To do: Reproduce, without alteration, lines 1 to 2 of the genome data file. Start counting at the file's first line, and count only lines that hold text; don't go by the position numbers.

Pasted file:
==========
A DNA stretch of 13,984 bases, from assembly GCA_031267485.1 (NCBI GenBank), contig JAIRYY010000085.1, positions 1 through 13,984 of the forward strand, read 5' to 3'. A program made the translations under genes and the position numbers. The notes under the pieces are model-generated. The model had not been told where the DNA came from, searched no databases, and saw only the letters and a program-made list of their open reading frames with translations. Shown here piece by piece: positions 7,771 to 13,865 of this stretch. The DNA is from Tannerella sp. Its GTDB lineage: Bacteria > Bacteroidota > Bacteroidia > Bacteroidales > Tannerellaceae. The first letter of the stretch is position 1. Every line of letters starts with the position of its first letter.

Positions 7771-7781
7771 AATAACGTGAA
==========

A DNA stretch of 13,984 bases, from assembly GCA_031267485.1 (NCBI GenBank), contig JAIRYY010000085.1, positions 1 through 13,984 of the forward strand, read 5' to 3'. A program made the translations under genes and the position numbers. The notes under the pieces are model-generated. The model had not been told where the DNA came from, searched no databases, and saw only the letters and a program-made list of their open reading frames with translations. Shown here piece by piece: positions 7,771 to 13,865 of this stretch. The DNA is from Tannerella sp. Its GTDB lineage: Bacteria > Bacteroidota > Bacteroidia > Bacteroidales > Tannerellaceae. The first letter of the stretch is position 1. Every line of letters starts with the position of its first letter.

Positions 7771-7781